This change in run expectancy is essential to finding a break even percentage for evaluating the risk of stealing a base. More on that here. Finding that break-even point can provide valuable insight — for a player, manager, or fan — to determine for themselves if a steal attempt is worth the trouble. It would be important to weigh this break even point with other variables, such as the throwing ability of the catcher in Plouffe's case, or the speed and guile of the runner himself (as well as the same throwing ability of the same catcher) in Rosario's case. Indeed, the runners themselves are making these calculations intuitively throughout a game.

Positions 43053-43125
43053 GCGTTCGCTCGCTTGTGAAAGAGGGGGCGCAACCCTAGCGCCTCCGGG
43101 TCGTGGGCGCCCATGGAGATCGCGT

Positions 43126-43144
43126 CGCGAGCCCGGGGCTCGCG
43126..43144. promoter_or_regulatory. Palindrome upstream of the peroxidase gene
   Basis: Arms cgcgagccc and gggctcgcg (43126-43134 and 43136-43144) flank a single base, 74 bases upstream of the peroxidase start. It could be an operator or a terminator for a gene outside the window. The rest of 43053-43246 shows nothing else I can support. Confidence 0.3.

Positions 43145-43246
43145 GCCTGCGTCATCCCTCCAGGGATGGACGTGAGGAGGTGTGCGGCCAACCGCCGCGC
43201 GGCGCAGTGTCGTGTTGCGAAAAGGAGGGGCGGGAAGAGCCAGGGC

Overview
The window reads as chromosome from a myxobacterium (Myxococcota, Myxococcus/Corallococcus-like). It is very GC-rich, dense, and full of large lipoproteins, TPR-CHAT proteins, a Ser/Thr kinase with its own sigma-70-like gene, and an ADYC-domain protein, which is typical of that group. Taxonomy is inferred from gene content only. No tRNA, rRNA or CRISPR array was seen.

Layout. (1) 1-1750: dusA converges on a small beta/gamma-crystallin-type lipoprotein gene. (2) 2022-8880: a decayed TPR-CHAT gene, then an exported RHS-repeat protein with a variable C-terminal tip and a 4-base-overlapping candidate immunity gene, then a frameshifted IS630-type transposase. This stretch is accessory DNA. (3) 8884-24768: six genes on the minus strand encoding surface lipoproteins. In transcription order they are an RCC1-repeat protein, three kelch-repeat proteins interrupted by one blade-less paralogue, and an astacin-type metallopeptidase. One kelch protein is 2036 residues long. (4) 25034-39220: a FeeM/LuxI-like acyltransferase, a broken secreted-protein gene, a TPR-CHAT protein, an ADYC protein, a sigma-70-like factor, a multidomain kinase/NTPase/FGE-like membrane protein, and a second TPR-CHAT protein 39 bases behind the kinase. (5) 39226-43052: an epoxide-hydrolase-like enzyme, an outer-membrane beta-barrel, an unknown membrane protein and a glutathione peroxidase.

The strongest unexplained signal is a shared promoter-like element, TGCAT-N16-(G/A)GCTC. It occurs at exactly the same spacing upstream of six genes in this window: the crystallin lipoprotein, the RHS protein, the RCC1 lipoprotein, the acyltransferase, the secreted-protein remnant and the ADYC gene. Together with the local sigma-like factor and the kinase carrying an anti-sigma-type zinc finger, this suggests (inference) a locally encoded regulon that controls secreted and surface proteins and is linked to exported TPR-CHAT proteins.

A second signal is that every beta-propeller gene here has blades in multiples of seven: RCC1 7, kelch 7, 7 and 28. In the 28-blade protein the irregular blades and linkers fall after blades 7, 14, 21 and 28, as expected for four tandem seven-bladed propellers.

In Plouffe's base-out situation, a steal attempt should have a success rate of 71.3%. In Rosario's situation, a 72.8% success rate is needed. Taking into account other variables, an observer can then form an opinion on any given steal attempt — an imperfect science, to be sure.
While RE24 might tell you how advancing an extra base impacts an inning, it doesn't tell you anything about what's happening outside of the inning, or how the steal attempt will affect the score of the game.
An explanation of win probability can be found here. The Twins were trailing by several runs when both Plouffe and Rosario each stole their base. The chances of winning those games were not high; four- and five-run deficits are hard to overcome.
At the moment of Plouffe's steal attempt, the Twins were trailing 8-3 in the 4th inning and had an 8.4% chance of winning the game. At the moment of Rosario's attempt, they were trailing 5-1 in the top of the 7th and their win chances were 5.4%. Here is how those win probabilities changed with their steals, and how they would have changed had they been thrown out.